Livestock Auction Faces Abuse Allegations
A valley livestock auction is at the center of a debate over alleged animal abuse. Experts say four foals found were lucky to be alive.
Horse owner Joey Ogburn bought the foals in June.
"I basically slept in the barn for about two days with the first babies that I got," says Ogburn.
They had been rounded up on an Indian reservation, separated from their mothers and sold at the Pacific Livestock Auction. Ogburn said not all the babies that were sold at the auction survived.
Valley veterinarian Alan Finlayson says foals need their mother's milk for nutrition for at least the first three months of life. He recommends six months.
"Mare's milk is very special. It's different from cow's milk. It's different from goat's milk," explains Finlayson.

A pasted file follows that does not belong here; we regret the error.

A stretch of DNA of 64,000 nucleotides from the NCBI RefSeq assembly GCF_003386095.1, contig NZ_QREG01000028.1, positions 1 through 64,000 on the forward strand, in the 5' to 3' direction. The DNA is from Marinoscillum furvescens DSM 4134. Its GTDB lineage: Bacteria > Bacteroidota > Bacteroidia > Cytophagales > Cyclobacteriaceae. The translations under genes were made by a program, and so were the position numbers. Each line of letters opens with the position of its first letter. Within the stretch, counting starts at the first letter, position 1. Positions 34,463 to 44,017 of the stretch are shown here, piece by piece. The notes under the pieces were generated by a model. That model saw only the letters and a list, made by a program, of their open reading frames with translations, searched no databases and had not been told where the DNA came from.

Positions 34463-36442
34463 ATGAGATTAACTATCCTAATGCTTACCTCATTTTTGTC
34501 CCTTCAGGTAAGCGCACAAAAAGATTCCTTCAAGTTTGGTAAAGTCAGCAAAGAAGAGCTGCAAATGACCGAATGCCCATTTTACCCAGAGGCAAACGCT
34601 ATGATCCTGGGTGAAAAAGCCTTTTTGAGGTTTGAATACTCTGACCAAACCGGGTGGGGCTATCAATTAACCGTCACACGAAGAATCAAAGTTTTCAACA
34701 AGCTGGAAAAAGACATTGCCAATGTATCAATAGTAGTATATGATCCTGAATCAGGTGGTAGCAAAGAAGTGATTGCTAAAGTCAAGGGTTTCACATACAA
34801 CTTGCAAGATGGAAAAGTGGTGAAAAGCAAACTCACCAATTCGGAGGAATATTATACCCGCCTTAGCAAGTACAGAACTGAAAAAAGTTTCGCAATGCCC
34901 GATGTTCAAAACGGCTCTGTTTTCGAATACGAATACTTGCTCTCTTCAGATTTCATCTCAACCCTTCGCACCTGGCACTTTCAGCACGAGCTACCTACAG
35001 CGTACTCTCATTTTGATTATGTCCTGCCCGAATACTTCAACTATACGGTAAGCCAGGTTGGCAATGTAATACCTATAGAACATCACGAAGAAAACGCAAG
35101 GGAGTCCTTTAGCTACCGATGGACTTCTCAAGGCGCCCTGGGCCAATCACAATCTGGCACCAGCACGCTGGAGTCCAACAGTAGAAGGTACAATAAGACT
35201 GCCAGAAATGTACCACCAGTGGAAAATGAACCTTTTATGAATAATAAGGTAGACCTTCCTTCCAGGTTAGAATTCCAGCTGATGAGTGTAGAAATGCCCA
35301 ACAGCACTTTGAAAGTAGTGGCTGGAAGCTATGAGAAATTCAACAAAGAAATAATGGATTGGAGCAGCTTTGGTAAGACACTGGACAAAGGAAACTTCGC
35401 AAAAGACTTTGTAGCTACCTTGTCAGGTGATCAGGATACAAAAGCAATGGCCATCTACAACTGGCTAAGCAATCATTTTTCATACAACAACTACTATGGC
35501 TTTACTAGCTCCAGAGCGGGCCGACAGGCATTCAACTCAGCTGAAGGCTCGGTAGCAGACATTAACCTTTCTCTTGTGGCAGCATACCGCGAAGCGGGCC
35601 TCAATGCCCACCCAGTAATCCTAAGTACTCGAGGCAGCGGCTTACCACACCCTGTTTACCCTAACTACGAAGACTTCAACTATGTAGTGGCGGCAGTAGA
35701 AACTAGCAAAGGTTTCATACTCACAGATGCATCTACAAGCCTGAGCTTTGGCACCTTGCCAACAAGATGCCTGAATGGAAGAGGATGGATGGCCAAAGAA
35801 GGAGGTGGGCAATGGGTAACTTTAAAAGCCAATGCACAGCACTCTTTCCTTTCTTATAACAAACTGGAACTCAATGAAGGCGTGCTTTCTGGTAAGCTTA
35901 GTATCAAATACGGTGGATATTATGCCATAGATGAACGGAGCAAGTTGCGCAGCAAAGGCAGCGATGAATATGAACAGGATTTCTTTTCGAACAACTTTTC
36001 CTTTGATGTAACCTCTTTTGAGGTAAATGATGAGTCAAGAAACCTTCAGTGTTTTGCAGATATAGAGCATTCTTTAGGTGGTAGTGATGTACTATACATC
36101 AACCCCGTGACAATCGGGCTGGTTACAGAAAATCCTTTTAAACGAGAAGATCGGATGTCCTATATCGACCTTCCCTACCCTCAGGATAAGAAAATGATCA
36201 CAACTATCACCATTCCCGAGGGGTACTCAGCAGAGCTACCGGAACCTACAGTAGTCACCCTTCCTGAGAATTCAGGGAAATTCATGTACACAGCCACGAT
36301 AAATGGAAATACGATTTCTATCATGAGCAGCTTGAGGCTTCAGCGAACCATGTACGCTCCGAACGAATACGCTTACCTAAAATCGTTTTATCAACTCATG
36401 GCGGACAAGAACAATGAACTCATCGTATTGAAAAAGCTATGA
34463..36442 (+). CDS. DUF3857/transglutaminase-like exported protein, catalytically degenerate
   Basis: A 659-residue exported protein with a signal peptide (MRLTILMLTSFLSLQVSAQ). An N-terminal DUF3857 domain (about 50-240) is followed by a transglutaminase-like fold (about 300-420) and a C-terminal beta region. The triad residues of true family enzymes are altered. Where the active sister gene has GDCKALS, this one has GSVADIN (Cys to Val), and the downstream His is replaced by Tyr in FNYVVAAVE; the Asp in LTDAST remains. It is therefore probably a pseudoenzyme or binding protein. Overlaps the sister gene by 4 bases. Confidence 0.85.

The 5 i-Team took our hidden camera to the Pacific Livestock Auction and saw foals being sold separate from their mothers. People we talked to said the mares were sold to slaughter and the foals rescued by caring horse owners. Auction managers told us they are not breaking any laws, and they believe they are saving the babies by allowing people like Joey Ogburn to buy them.
Ogburn and other horse owners Wednesday morning lobbied Congress to get a bill passed that would outlaw the commercial slaughter of horses.
Right now horse meat is shipped out of the country for human consumption. Horse owners say a ban would reduce the number of horses auctioned and keep more babies with their mothers.
Arizona congressmen J.D. Hayworth and Raul Grijalva are co-sponsors of the "anti-slaughter" bill.